Thursday, November 08, 2007

All TV: '30 Rock' goes irreverently green

Today's column previews tonight's brilliant "Green Is Universal"-lampooning episode of "30 Rock":
In the last episode of "30 Rock," NBC executive Jack Donaghy (Alec Baldwin) scoffed at heroine Liz Lemon (Tina Fey) and her desire to push the envelope with her show's content.

"'Push the envelope'? You know who uses that phrase?" Jack asked. "People who don't have the guts or the brains to work inside the system: letter writers! radicals! Howard Dean!"


Because Jack is a pompous (and somewhat insane) network executive, he could easily be the villain of "30 Rock," but there's always a kernel of truth in what the man has to say. Later in the episode, for instance, he warns Liz, "Never go with a hippie to a second location." Wiser words may never have been spoken.


Watching a screener of tonight's "30 Rock" contribution to NBC's "Green Is Universal" week of eco-friendly programming (8:30 p.m., Ch. 4) - complete with self-parodying Al Gore cameo - it was hard not to find the truth in Jack's comment about working inside the system. If there's a writer in the business with the guts and brains to do that and make the system work for her, it's Tina Fey.
There's also a brief review of tomorrow night's "Man Vs. Wild" season premiere. To read the full thing, click here.

7 comments:

Jessica said...

I never watch 30 Rock, but I'm glad someone is calling into question the validity of NBC's Green Week.

I've watched two episodes of The Biggest Loser, one from non-green weeks, and one from green week, and it just made me so angry. 'cause in green week they were like...comically conscious, and in non-green week they were peddling "steam bags" (AKA one-use non-biodegradeable bags to steam your vegetables in the microwave, then throw out afterwards so you don't have to do dishes)

I'm sorry guys, but you can't have it both ways. There's just too much money to be made in catering to convenience for me to ever take the efforts of NBC to pay lip service to an environmentally conscious message as anything but what it is.

Alan Sepinwall said...

I'm watching a Green Is Universal promo right now with the cast of "Chuck" where they lecture us on recycling while standing in front of a wall of flatscreen TVs, all of them turned on. It's hilarious.

Bruce Reid said...

That Chuck promo does sound inadvertently hilarious, but in fairness their largest contribution to Green Week (aside from a campus demonstration going on in the background) was having Tang play up environmentalism as a good scam to entrap customers' sympathies. Not as funny as what Fey and company have come up with, I'm sure, but I took it as a GE dig all the same.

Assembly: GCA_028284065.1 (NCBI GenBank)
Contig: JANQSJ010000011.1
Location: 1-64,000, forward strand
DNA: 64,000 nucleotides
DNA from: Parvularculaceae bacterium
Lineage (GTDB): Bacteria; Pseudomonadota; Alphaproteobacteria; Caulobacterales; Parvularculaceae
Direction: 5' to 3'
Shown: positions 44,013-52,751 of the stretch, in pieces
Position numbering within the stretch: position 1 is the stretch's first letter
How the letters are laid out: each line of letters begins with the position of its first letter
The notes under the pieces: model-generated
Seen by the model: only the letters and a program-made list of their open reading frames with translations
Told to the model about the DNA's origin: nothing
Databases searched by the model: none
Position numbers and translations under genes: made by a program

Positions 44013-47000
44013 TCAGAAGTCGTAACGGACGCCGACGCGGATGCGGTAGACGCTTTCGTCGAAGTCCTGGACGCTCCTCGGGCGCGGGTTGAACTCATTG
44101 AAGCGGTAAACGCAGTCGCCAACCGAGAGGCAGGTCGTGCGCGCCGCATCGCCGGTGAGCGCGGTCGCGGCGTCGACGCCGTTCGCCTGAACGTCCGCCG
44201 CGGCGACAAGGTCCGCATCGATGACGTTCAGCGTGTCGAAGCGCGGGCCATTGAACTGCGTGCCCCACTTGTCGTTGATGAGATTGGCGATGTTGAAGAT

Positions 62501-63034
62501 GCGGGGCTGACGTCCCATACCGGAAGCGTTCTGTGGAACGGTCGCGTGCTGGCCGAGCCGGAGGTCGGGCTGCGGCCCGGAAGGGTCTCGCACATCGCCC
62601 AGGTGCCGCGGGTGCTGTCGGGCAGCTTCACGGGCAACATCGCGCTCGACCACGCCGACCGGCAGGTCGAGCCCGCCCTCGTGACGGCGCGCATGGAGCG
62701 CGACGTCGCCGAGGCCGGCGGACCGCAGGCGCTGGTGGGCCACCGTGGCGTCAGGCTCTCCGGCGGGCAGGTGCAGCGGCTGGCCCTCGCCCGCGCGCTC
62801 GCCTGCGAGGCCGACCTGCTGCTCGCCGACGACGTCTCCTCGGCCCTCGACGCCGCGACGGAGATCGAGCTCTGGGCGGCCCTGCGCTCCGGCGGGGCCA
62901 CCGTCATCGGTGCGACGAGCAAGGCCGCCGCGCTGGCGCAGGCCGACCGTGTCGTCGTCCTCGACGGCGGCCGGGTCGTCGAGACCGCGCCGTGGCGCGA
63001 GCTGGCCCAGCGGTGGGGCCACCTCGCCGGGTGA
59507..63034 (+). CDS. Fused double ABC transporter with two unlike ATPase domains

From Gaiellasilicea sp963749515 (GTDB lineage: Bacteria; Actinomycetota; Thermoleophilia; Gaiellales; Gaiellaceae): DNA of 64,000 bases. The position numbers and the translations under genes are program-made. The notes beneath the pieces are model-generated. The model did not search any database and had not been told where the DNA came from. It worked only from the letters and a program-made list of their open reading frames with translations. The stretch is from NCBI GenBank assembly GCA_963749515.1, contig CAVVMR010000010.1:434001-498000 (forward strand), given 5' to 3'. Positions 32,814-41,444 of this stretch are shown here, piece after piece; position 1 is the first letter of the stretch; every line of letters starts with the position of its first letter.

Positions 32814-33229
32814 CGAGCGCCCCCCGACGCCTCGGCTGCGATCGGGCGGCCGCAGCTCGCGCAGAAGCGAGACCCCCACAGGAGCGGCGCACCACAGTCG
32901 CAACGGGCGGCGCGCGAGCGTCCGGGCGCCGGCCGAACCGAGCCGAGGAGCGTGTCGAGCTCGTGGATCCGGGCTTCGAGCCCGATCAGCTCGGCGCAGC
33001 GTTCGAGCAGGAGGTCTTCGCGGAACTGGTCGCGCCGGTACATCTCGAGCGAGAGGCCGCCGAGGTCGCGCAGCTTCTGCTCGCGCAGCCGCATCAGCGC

More after tonight's episode, I'm sure.

Adam said...

There's not much to say about an episode before I've seen it, but Jen and I have been saying "bust up my chiffarobe" all week long.

Tom said...

Regarding last week's episode...

What, if anything, does the portrayal of a hopelessly washed up, comically has-been TV writer say about solidarity between writers? The whole thrust of the episode was "I love you old guys, couldn't be here without you, but when push comes to shove I know who's signing my checks." Maybe I'm reading too much into it, but it seemed like a portentous episode, given what came down at the end of the week. (BTW, I'm not suggesting Tina Fey herself holds these views, but she was lampooning what must be a prevalent attitude.)

Very funny but very depressing. Sigh.

Rickey Henderson said...

Alan, how long until 30 Rock has to switch to reruns?

Also, in my opinion, here's what the networks need to do in order to keep their ratings from plummeting: air all the brilliant shows that they canceled prematurely. Shows like Wonderfalls, Freaks & Geeks, Arrested Development, Firefly, etc. could easily be brought back. That way at least viewers get to watch previously unseen (and terrific) shows until the strike is resolved.

paul c. said...

I don't watch much NBC. Has there been anything more ludicrous than the NBC pre-Sunday night football show without studio lights? If NBC were really serious, they'd turn out the lights on that show permanantly (and the cameras, just to be clear.) Hell, keeping Costas and Olbermann away from microphones would reduce CO2 emissions enough to offset Madonna's entourage for a year.